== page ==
WellPoint and Cigna are turning heads in the financial world. Cigna's second-quarter earnings rose 73 percent from the same period last year to $720 million as its earnings kept well ahead of medical costs thanks to higher premiums and lower operating costs, reports the Wall Street Journal. Meanwhile, the newspaper says that WellPoint's earnings are expected to rise 15 percent a year for the next five years.... California health insurers have marked Jan. 1, 2007 on their calendars. That's when the state is expected to move more than a half-million recipients of Medicaid (known as Medi-Cal in that state) into managed care. Gov. Arnold Schwarzenegger sees the move as an important part of curbing soaring costs. Critics counter that only mass confusion will ensue, and the sought-after savings will not appear.... Transparency is key, according to a plan by a coalition of 52 employers that outlines how they want PBMs to conduct business. PBMs would have to give to their clients the drug company rebates that now often go to the PBMs, according to the Wall Street Journal. In addition, PBMs would have to disclose the acquisition costs for retail and mail-order drugs. So far, only three PBMs have agreed to the terms outlined by the employer coalition, HR Policy Association. Those PBMs: Aetna Pharmacy Management, MedImpact Healthcare Systems, and Walgreens Health Initiatives.... "Preventive care services" means different things to different health insurers, says a recent report in the Wall Street Journal. The article quotes Andrew Baskin, Aetna's senior medical director, as blaming the problem on a lack of a universally accepted standards. "There is no industrywide definition here," says Baskin, "so each insurer has the ability to define preventive services for [itself]." Patients can have a tough time trying to figure out, for instance, just what drugs are covered by an insurer as a preventive treatment.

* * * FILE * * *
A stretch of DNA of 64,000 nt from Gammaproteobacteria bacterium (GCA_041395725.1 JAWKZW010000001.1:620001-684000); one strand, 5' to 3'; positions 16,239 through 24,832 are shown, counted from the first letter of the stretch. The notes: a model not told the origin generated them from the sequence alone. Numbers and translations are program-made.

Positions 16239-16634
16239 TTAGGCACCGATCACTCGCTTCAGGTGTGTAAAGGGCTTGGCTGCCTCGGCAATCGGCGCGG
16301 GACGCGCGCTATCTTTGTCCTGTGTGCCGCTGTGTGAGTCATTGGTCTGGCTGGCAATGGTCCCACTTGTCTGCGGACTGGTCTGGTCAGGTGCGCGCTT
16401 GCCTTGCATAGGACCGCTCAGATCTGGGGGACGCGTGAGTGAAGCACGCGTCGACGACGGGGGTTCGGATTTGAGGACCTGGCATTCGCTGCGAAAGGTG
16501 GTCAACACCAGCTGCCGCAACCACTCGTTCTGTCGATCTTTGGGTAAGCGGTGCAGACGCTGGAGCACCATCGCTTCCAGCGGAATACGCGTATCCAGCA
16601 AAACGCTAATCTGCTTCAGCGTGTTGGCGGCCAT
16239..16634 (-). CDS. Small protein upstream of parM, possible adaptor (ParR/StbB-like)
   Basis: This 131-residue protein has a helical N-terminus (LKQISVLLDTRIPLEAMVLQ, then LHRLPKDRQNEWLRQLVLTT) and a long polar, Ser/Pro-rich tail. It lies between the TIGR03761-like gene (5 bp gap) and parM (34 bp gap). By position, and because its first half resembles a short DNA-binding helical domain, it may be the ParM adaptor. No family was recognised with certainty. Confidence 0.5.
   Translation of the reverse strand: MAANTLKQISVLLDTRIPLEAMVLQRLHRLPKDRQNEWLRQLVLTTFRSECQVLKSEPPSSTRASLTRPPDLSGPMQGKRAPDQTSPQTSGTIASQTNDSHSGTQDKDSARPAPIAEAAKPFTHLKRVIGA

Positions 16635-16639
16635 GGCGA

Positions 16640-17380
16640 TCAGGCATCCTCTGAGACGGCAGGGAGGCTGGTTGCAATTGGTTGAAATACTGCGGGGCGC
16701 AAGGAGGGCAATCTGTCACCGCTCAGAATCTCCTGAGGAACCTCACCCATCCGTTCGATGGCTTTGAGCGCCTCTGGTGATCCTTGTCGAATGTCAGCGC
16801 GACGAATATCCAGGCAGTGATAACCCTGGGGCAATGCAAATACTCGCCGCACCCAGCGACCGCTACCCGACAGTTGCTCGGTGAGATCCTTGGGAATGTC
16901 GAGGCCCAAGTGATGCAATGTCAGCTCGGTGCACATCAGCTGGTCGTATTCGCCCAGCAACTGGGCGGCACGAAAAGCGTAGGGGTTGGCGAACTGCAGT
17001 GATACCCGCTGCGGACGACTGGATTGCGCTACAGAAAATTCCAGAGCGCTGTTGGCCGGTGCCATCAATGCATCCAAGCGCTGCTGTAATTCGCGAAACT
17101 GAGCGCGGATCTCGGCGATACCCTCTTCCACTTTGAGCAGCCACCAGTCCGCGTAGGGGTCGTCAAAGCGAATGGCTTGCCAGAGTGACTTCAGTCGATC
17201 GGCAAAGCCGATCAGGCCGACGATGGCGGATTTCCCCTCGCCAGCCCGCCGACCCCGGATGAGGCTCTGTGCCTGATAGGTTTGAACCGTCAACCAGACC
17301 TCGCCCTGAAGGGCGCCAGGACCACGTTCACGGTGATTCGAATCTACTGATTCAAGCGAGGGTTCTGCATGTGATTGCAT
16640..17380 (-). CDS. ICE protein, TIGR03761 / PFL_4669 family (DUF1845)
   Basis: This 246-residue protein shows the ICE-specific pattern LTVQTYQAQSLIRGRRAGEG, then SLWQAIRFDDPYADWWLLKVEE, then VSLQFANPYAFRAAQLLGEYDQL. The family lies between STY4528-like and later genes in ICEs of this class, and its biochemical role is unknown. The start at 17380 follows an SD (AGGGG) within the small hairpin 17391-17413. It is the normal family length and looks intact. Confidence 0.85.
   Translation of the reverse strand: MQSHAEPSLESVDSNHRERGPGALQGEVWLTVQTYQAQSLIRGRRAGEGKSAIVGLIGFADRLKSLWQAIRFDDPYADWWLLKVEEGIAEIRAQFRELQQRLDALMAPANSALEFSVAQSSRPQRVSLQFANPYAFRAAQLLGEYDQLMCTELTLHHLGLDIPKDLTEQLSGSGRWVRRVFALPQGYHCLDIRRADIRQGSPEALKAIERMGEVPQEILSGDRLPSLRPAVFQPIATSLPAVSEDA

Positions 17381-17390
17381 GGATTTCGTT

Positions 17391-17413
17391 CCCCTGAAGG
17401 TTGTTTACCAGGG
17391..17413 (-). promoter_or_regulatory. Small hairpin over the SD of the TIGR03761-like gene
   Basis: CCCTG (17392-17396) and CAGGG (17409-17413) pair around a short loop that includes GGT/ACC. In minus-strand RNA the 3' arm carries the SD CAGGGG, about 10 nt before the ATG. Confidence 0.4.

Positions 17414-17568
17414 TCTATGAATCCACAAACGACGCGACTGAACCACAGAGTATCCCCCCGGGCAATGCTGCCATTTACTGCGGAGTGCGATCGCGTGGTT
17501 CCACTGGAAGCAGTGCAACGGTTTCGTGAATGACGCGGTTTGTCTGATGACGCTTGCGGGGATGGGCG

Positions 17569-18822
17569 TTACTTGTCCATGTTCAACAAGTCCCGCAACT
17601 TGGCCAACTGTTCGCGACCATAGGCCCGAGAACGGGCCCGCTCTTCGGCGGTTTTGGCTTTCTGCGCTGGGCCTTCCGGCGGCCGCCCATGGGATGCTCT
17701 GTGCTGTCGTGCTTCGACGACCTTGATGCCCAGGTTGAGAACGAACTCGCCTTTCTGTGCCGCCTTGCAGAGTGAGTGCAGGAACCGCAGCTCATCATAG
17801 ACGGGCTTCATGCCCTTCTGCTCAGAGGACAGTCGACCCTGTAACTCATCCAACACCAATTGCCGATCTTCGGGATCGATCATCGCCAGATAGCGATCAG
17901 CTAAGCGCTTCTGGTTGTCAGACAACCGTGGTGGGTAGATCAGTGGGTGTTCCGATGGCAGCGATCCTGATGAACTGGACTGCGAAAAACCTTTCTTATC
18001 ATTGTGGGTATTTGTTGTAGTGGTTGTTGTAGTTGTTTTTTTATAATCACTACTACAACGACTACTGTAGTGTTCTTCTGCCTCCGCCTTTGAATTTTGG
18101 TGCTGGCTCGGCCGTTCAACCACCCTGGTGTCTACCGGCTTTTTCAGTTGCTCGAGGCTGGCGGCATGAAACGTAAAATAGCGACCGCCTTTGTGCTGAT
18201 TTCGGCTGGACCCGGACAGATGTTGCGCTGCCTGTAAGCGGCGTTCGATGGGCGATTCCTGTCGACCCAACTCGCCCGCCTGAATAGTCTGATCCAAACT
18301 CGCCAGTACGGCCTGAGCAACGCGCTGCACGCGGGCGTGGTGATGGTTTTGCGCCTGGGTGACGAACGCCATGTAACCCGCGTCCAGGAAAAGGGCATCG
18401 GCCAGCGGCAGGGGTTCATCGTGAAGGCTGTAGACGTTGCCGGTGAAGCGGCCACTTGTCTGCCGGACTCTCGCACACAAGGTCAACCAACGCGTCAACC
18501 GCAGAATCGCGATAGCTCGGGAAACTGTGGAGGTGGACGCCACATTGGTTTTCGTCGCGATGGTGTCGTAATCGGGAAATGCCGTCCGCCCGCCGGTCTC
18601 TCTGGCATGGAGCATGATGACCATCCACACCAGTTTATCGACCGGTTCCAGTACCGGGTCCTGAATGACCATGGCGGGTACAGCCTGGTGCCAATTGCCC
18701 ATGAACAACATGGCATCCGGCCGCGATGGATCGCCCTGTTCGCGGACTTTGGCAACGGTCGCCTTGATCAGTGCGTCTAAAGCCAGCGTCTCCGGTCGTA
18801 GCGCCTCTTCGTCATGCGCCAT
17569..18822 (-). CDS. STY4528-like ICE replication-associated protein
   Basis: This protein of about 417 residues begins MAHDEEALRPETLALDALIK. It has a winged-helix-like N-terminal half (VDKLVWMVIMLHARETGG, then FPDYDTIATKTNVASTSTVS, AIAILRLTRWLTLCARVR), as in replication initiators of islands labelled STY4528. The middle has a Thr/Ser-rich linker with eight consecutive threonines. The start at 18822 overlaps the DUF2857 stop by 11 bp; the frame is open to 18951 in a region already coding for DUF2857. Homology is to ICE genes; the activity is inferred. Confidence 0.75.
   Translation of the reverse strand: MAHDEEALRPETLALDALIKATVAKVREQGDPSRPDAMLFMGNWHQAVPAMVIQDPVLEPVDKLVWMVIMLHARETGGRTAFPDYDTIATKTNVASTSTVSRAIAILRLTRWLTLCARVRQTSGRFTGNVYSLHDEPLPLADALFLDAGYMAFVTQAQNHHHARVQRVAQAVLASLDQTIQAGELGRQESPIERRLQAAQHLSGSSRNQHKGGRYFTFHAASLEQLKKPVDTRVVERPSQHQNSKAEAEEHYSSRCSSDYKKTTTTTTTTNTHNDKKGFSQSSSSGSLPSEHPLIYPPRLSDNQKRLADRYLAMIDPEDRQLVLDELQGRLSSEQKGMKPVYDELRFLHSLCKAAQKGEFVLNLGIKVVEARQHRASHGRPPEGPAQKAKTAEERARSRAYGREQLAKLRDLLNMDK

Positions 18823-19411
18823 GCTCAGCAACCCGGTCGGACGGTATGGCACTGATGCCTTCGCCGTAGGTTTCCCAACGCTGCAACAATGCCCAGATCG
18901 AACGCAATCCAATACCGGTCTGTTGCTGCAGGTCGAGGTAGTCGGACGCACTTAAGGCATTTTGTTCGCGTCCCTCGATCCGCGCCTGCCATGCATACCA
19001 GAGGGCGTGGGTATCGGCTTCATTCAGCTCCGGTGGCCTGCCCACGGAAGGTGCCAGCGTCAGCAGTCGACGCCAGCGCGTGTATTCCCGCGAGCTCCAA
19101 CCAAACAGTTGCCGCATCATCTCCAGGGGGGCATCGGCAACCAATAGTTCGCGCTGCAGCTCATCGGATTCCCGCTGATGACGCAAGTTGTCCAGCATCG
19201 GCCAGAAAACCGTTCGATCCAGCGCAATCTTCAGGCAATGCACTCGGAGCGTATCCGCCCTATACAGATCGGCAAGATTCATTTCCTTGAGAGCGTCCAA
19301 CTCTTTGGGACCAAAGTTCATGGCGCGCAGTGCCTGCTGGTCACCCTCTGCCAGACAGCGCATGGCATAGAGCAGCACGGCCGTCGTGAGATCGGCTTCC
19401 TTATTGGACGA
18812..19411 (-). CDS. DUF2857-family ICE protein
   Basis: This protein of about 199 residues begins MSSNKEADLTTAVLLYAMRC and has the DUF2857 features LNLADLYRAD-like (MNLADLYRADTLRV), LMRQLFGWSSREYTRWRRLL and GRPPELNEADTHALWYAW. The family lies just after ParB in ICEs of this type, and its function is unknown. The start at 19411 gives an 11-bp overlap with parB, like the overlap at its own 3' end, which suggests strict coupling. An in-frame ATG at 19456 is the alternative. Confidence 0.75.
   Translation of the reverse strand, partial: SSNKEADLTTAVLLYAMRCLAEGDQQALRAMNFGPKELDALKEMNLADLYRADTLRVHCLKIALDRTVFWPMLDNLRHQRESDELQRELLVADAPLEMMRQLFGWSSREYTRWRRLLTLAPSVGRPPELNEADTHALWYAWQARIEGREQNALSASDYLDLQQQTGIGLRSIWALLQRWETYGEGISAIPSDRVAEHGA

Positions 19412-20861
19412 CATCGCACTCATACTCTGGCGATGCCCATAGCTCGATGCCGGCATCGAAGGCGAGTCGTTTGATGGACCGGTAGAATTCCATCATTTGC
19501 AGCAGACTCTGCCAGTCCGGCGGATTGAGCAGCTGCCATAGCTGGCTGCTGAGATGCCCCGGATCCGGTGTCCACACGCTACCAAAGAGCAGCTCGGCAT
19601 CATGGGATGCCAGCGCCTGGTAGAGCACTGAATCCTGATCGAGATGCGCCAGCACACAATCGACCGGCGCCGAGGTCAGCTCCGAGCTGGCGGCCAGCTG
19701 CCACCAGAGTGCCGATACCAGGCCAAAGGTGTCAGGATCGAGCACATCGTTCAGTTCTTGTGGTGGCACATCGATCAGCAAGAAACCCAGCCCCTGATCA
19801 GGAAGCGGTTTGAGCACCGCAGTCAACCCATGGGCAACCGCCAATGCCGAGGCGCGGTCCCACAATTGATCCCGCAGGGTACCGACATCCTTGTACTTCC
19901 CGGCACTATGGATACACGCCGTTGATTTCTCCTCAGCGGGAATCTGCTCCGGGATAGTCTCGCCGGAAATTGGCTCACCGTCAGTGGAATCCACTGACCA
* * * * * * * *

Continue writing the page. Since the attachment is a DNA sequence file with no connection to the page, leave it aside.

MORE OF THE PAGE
House Republicans come out with their ACA alternative. A continuous coverage surcharge replaces the individual mandate. But where’s the CBO score?
The biosimilar segment of the pharmaceutical industry is on fire. Some 700 biosimilars are at some stage of development, and more than 660 companies are involved in some way in the biosimilars land rush. Still, only a handful may get on the market in the next few years.
No one knows how much of an effect biosimilars will have on oncology expenditures. Pricing and market share are in a large, opaque “to be determined” cloud. But there’s certainly potential for a major impact that could lower oncology expenditures by millions, if not billions.
The future of biosimilars in this country is nothing if not uncertain. Most immediately, the U.S. Supreme Court is hearing a case that will determine the timing of the 180-day waiting period before a biosimilar can go on the market. But there are larger and longer-term issues at play as well.
While coupons help individual consumers, they are also having a major impact on the insurance industry and anyone responsible for paying health care bills. Insurers and pharmacy benefit managers complain that they foil formularies and other pricing strategies designed to steer consumers to less-expensive drugs.
The hard truth is that telehealth’s future—its size, its contours—will depend a lot on what payers will be willing to pay for. Currently, commercial plans cover only a limited number of services. In addition, research suggests that there may be quality and utilization problems.
Insurers should consider covering new drug-delivery devices that can improve outcomes while lowering disease-specific pharmacy and long-term overall health care costs. Managing these devices in the pharmacy benefit will consolidate volume-based purchasing and capitalize on PBM strategies for improving adherence.
Basaglar is coming on the scene during tumultuous times for insulin products. Manufacturers are under attack for price hikes. There are allegations of backroom rebate deals. And a class-action lawsuit has been brought on behalf of uninsured patients, charging insulin makers with setting artificially high prices.
Evaluating the quality of telemedicine care is about as easy as evaluating the quality of health care, period, and researchers are still ironing out the methodological kinks. That may be one reason research results are all over the place. This article involved reviewing nine such studies, and the findings are a mixed bag.
The results can be tragic. Patients with addictions are unlikely to wait the hours or days it takes health insurers to approve the medications they need. Insurers are changing their practices, but not without some outside pressure.